Most migraines have triggers -- and if you can avoid the trigger, you can avoid the headache.
If you've never had a migraine, that may sound easy enough.
But as people who fight these headaches know too well, migraine triggers aren't always easy to spot, and they can be even harder to avoid. Anything from a nearby lightning strike to a certain smell could cause you to double over in blinding pain.
And now, new research finds one possible trigger that's practically everywhere: Bisphenol A (BPA), the dangerous hormone-like chemical used in plastics, can linings, ink and more.
In the study, rats prone to migraines were exposed to bisphenol A once every three days. Within 30 minutes of being hit with the chemical, they showed the classic signs of a migraine attack.
They slowed down, minimized their activity and tried to avoid light and noise (rats with migraines act much like people do).
It's not just rats. We've seen the link in humans, too, and for good reason. Migraines can in some cases be caused by a sudden surge in estrogen levels (which is why women are three times more likely than men to suffer from them).
And BPA, of course, is a chemical form of estrogen.
It's so much like estrogen that your body believes it's getting a hormone dose -- and if your migraines are estrogen-related, a shot of bisphnol A could be enough to trigger a headache.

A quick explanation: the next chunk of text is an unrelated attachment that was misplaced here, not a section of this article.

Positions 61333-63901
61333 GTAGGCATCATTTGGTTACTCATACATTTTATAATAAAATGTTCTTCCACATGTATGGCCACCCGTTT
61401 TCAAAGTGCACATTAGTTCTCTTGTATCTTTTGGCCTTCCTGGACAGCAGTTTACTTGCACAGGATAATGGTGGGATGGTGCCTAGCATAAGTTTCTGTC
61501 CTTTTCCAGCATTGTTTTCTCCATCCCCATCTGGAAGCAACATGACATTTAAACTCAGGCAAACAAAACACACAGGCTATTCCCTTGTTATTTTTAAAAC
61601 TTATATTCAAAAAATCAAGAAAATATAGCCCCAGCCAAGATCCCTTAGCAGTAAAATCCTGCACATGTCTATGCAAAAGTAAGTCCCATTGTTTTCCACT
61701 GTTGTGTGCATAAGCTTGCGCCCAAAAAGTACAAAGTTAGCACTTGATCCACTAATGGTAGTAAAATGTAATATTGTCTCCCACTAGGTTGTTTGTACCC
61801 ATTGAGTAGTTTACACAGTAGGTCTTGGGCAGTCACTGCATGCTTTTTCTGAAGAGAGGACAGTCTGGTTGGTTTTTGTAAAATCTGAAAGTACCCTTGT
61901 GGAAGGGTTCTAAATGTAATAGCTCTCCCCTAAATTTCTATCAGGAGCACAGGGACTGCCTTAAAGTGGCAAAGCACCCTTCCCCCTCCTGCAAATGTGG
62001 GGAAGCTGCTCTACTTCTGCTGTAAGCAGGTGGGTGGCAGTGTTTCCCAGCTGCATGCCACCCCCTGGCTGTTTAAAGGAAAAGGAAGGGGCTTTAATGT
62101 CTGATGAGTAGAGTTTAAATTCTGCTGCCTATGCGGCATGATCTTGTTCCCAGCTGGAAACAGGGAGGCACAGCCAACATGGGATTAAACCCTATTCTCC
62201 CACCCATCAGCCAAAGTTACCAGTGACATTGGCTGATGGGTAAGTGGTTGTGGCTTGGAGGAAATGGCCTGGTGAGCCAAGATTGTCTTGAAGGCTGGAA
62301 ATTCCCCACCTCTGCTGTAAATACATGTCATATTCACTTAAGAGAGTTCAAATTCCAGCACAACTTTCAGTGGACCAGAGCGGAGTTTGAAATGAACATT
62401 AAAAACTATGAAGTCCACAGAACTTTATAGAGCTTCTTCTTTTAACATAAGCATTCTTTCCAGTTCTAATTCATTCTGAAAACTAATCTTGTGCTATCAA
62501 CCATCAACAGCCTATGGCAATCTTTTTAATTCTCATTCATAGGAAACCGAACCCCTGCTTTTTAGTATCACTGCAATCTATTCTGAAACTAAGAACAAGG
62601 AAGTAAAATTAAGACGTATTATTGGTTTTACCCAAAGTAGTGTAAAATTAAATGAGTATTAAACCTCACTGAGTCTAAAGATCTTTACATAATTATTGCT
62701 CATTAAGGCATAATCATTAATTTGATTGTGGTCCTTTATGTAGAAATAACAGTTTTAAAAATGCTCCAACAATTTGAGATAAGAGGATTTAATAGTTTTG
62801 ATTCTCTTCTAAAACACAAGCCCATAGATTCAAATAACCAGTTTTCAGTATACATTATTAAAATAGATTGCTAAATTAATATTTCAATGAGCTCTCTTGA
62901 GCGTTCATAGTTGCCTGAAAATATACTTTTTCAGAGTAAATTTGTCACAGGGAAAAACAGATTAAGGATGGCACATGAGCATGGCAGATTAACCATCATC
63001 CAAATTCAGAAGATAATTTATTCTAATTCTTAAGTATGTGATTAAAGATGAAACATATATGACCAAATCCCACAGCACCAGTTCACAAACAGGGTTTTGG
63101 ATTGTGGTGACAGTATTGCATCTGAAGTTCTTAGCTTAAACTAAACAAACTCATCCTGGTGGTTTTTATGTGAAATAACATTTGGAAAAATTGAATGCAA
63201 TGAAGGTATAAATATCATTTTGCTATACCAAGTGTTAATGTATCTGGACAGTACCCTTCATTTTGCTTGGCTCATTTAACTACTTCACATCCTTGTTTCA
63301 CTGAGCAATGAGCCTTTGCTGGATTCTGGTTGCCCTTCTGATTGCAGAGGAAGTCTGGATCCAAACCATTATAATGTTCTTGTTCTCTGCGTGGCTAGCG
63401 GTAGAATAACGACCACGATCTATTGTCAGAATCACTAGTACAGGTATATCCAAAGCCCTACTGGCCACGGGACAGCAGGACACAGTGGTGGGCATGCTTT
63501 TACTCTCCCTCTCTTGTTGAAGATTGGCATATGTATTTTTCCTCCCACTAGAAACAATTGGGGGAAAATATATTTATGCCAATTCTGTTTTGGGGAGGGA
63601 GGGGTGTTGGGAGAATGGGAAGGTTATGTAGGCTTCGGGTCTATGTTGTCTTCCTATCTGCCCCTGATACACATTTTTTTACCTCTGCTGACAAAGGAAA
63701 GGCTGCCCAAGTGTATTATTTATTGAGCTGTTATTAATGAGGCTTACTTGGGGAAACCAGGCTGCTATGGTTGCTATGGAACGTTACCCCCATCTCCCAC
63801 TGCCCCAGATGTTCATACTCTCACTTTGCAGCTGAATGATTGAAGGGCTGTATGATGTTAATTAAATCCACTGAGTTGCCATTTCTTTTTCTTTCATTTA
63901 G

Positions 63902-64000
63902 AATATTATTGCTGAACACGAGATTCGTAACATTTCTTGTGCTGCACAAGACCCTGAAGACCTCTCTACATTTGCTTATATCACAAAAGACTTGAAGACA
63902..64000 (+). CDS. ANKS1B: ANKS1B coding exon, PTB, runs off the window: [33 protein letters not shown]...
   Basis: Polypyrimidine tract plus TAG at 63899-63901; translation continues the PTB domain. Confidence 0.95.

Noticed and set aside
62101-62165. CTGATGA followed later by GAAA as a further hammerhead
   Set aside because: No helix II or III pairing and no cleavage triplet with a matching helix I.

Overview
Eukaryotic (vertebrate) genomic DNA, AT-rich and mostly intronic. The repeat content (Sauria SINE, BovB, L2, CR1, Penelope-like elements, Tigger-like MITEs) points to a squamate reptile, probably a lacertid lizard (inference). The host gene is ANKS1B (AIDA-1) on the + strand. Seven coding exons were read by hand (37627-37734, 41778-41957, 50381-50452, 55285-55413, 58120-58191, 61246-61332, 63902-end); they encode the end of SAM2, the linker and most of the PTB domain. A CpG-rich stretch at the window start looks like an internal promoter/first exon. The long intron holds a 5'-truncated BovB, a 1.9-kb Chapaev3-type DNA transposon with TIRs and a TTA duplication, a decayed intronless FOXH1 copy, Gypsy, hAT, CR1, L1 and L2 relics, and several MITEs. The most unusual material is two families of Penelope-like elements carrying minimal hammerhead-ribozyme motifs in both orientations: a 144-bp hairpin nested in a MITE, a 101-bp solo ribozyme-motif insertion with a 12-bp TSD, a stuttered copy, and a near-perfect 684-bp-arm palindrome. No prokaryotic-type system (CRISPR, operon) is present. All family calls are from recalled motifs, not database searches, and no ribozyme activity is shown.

On the other hand, when it comes to BPA, migraines might actually be the least of your worries.
BPA has been linked to obesity, diabetes, fertility problems, cancer, sexual dysfunction in adults, developmental problems in children and more.
The most common sources of exposure are food and drink. Just about anything in a can or plastic bottle can contain bisphnol A. Even foods and drinks from glass jars and bottles can contain BPA due to the sealant used in caps and lids.
You'll also find it in microwave trays -- so even BPA-free foods can get dosed with the chemical if you "nuke" them in a plastic container.
Don't trust packages that claim to be BPA-free, as many contain closely related chemicals that could be just as bad.
Stick to fresh organic foods instead. If it hasn't been in a package, it's unlikely to contain BPA.
I'm not done with migraine prevention yet. Keep reading for another common trigger you might not be aware of.